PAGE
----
#21DaysofTrends: the Top Indoor Plants to Hunt Down Now
Meet the three species you should be adding to your indoor plants collection.
Indoor plants have become such a key element of contemporary interiors, there are even micro-trends within the overall trend now. Two years ago, the most on-trend plant you could covet was the fiddle-leaf fig, while the hanging moss ball or kokedama was the hottest way to display a house plant.
Right now we have our eye on two plants with disparate looks – although they are both fairly easy to take care of, so long as you position them well and water judiciously (basically, not too much). They are the supremely pretty Chinese money plant (Pilea peperomioides), and our new favourite succulents, the mistletoe cactus (Rhipsalis baccifera) and coral cactus (Rhipsalis cereuscula).
Three indoor plants to add to your collection soon
Chinese money plant
With beautifully round, bright green leaves that have just the right level of fleshiness, the Chinese money plant is extremely attractive. It’s also easy to care for – just give it good light (but no direct sun) and water sparingly but regularly. And the added bonus? These plants self-propagate really easily. A happy pilea will regularly generate miniature versions of itself that are either attached to the main stem or appear just alongside it. Simply detach these mini-mes with care and repot for a friend, or start your very own potted money plant 'forest' at home.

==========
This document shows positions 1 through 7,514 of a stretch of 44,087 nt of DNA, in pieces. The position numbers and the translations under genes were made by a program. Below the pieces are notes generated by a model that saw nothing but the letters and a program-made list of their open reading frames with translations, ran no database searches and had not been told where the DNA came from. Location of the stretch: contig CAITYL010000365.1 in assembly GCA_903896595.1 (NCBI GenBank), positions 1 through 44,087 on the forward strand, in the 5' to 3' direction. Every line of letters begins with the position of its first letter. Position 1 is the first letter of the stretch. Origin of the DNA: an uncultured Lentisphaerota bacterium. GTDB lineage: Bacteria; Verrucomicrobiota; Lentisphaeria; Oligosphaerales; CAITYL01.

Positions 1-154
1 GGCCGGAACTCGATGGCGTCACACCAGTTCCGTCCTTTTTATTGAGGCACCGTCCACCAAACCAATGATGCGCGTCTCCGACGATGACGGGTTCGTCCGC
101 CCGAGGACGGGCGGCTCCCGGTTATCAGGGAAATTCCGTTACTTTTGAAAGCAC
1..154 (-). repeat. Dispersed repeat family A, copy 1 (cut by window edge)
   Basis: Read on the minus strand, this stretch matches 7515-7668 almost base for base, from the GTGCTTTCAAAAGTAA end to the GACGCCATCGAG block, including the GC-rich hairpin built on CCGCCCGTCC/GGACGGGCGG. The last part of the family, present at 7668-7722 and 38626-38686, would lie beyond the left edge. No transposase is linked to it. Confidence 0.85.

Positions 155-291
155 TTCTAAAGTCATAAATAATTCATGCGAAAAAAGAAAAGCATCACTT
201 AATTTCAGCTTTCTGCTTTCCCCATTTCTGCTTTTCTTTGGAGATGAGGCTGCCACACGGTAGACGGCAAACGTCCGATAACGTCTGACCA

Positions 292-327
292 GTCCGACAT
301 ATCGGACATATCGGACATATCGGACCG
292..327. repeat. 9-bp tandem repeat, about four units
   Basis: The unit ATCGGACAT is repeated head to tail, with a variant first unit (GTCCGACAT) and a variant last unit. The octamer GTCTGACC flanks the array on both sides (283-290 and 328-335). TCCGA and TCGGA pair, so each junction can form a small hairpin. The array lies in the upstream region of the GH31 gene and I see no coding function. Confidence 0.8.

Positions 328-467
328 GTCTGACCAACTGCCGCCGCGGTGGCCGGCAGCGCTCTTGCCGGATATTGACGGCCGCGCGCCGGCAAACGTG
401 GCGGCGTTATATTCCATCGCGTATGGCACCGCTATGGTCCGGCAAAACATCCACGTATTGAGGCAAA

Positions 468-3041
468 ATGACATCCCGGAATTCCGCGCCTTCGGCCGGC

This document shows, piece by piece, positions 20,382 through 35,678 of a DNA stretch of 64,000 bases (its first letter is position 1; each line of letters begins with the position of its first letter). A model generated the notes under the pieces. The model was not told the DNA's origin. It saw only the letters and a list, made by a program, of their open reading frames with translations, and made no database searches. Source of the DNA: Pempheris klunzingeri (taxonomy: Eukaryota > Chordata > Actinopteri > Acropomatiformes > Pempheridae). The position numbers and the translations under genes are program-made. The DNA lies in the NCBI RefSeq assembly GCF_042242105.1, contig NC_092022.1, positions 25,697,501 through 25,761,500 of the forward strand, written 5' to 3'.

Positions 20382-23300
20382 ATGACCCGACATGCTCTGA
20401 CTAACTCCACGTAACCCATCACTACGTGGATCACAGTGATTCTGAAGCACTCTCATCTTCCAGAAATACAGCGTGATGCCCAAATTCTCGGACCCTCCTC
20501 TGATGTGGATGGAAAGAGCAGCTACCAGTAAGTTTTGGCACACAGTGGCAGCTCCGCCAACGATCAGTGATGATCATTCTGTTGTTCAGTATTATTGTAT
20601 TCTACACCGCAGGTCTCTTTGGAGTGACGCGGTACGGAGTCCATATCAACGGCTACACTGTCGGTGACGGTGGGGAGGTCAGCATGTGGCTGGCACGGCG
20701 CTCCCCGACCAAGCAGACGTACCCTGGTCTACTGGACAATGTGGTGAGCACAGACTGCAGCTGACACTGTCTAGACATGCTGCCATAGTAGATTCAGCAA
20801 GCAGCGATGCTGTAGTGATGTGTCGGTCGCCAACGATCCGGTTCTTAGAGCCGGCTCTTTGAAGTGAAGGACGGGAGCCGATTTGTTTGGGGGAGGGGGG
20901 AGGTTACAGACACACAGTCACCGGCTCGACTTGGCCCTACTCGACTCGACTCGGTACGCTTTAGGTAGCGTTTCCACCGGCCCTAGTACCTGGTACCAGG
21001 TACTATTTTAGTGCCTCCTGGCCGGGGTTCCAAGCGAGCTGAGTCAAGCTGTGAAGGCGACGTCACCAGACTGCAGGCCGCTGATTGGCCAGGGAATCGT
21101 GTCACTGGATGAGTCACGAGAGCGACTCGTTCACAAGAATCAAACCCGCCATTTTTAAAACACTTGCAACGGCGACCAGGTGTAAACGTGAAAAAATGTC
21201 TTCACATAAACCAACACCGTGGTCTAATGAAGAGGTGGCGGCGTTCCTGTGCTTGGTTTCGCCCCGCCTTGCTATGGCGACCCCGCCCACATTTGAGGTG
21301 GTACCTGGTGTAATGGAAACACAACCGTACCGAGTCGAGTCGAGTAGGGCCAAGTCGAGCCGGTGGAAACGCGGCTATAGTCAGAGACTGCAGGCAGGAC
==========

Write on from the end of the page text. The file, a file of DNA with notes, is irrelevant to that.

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Mistletoe cactus and coral cactus
Right now some of the hottest indoor plants are trailing succulents, but these are surprisingly difficult plants to keep happy – everyone loves a string of pearls, but they are not that easy to grow. In their natural habitat, most of these succulents grow on the forest floor beneath an overhanging canopy of other plants through which light filters down to them. The result is that getting the balance of light and shade (and the amount of water you give them) just right can be a challenge.
Thankfully, much easier varieties – that still create a lovely trailing effect as they grow over the edges of their containers – are also available in the form of the genus rhipsalis. The mistletoe variety will create a really grand trailing effect, while the coral cactus is, as its name implies, a slightly more bushy grower.
Both these varieties are not indigenous to South Africa, and (perhaps as a result) are not that easy to track down. We did find coral cactus (Rhipsalis cereuscula) and mistletoe cactus (Rhipsalis baccifera) plants recently at Kalk Bay Garden Shop in Cape Town, though, so let your local nursery know that you are on the lookout for these charming indoor plants, and they’ll most likely be able to locate at least one of the succulents for you.